The Orioles come into Friday's game against the Tigers just 3.5 games out of a wild card spot in the American League, with four teams to pass in order to claim a spot. That sounds a lot better than where they were before their just-snapped winning streak, but the deck is still stacked against them. According to Fangraphs, the Orioles have just a 6% chance of making the postseason.
These numbers are subject to change daily. The Orioles could rattle off another five game winning streak and their odds would go up, especially if that meant they were able to gain ground on, or pass, any of the teams ahead of them.
Regardless of where they are presently in the standings, the Fangraphs playoff prediction is stacked against the Orioles for the simple reason that it doesn't think they are very good. Fangraphs thinks the most likely outcome is the Orioles will have a .467 winning percentage for the rest of the season. That would leave them with 78 wins.
This is not an unfair projection, given what we have seen of the team over the last three months. The Orioles have not had a winning month since April. The starting rotation that's gotten them where they are is still there, with the addition of Jeremy Hellickson and the presumed subtraction of one of the other five guys, yet to be determined.
If you spend too long trying to think about what would have to happen for the Orioles to make the postseason, you're probably going to say or think things that sound a lot like a person who is in the bargaining stage of grief. Things like "If the starting rotation can just get a little bit better..." or "It'll only take a 31-23 record to get to 84 wins!" amount to trying to strike a deal with the baseball gods.
There's nothing exciting sounding at all about 84 wins, anyway. However, at least for the moment, that's what the Fangraphs formula thinks will be good enough for the second wild card spot in the AL. The Orioles have had their problems this year, but so have all of the teams ahead of them in the wild card standings.
Even the Royals, currently sitting in the second wild card spot, are only expected to finish about .500 the rest of the way, which is how 84 wins is the current target number. If they rattle off another nine game winning streak, that would change in a hurry, and suddenly the O's would need to do even better to hit 86 or 88 wins.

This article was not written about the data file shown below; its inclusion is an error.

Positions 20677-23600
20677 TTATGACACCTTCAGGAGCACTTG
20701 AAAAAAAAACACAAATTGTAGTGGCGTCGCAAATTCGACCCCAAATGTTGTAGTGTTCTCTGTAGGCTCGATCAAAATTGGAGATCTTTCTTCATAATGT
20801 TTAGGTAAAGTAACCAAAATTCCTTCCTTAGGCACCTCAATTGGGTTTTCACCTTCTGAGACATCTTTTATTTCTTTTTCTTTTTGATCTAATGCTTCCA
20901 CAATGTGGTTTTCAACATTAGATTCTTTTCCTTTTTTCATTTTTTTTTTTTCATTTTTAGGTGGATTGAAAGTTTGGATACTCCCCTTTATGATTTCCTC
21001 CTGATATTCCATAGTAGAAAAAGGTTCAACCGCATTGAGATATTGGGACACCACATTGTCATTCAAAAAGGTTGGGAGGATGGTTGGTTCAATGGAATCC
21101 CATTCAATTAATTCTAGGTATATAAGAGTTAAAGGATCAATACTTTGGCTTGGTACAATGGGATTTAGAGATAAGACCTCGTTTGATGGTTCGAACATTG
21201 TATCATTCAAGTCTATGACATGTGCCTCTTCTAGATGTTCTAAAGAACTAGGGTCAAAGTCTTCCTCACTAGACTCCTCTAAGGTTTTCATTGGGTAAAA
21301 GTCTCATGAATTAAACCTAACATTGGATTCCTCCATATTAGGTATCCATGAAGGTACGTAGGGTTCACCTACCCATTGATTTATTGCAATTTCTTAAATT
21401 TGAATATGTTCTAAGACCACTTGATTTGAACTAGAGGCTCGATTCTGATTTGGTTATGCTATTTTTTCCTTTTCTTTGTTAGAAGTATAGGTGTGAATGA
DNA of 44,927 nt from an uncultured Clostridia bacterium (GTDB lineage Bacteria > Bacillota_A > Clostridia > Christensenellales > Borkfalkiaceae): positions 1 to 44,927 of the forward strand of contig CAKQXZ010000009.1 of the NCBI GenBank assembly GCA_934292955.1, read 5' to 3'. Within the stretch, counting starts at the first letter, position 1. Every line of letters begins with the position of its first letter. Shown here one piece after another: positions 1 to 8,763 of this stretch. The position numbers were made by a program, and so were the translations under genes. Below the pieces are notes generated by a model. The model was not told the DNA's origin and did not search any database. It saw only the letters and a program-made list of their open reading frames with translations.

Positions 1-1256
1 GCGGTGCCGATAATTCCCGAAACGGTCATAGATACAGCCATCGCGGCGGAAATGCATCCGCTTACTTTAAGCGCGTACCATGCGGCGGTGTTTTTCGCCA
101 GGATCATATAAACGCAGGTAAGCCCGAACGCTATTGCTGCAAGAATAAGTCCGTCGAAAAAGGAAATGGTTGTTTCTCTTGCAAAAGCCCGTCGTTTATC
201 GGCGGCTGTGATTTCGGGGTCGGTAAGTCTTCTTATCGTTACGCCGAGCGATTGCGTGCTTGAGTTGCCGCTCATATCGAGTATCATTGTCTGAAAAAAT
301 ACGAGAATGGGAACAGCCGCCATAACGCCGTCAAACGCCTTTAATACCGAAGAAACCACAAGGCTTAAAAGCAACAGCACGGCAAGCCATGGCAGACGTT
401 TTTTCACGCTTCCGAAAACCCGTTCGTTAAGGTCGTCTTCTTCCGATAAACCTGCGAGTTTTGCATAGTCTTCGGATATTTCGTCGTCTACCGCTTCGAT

The good news for the O's is that they will have the opportunity to gain games on the teams who are ahead of them. Along with the Royals, they're behind the Rays, Mariners, and Angels. While the O's have finished playing the Royals, they have seven games remaining against each of the others. They'll hit both the Angels and Mariners on the upcoming ten-game west coast road trip.
Although the freshest taste in O's fans mouths after Thursday's loss is Chris Tillman's continuing struggle, some things are trending in the right direction for the O's. Manny Machado just completed a July in which he batted .327/.379/.490. Could his slump be subsiding? Zach Britton being back has looked like a good thing. And while it's too early to say much about new acquisitions Hellickson and Tim Beckham, they've at least made a nice first impression.
You don't want to be the sucker betting your house or your life savings on a mediocre team suddenly turning things on. That much is certain. But it does happen sometimes. The 2012 Orioles, for instance, had just a 52-49 record towards the end of July and were 8.5 games out of the division lead at that point. They ripped off a 41-24 record the rest of the way from that point on.
I'm not going to argue that the 2017 Orioles look much like the 2012 O's. They surely don't. The 2012 wild card team never spent any time below .500. They never lost seven games in a row. They were better on the road. Even before they launched, they never looked as bad as the 2017 O's have at times looked. That said, the 2012 Orioles didn't look a while lot like anything special, either, until suddenly they were.
Is something like that hidden underneath the surface of this year's team? Maybe. The O's have a team of guys who are experienced in chasing down a postseason spot. Anyone who's been around since 2012 has been to the playoffs three times and those who have been on the team since 2014 have been twice.
That kind of experience is worth something. It won't be worth much if the starting rotation continues to have a 5.71 ERA or higher, but of course, all of our wild imagined scenarios of the Orioles competing involve that getting better.
From here on out, the Orioles essentially must win every three game series and at least split every two or four game series. That doesn't sound very likely. It's not! That's why their chances are only at 6%. Better to be at 6% than 0%, though. As long as they keep winning, they will have a chance.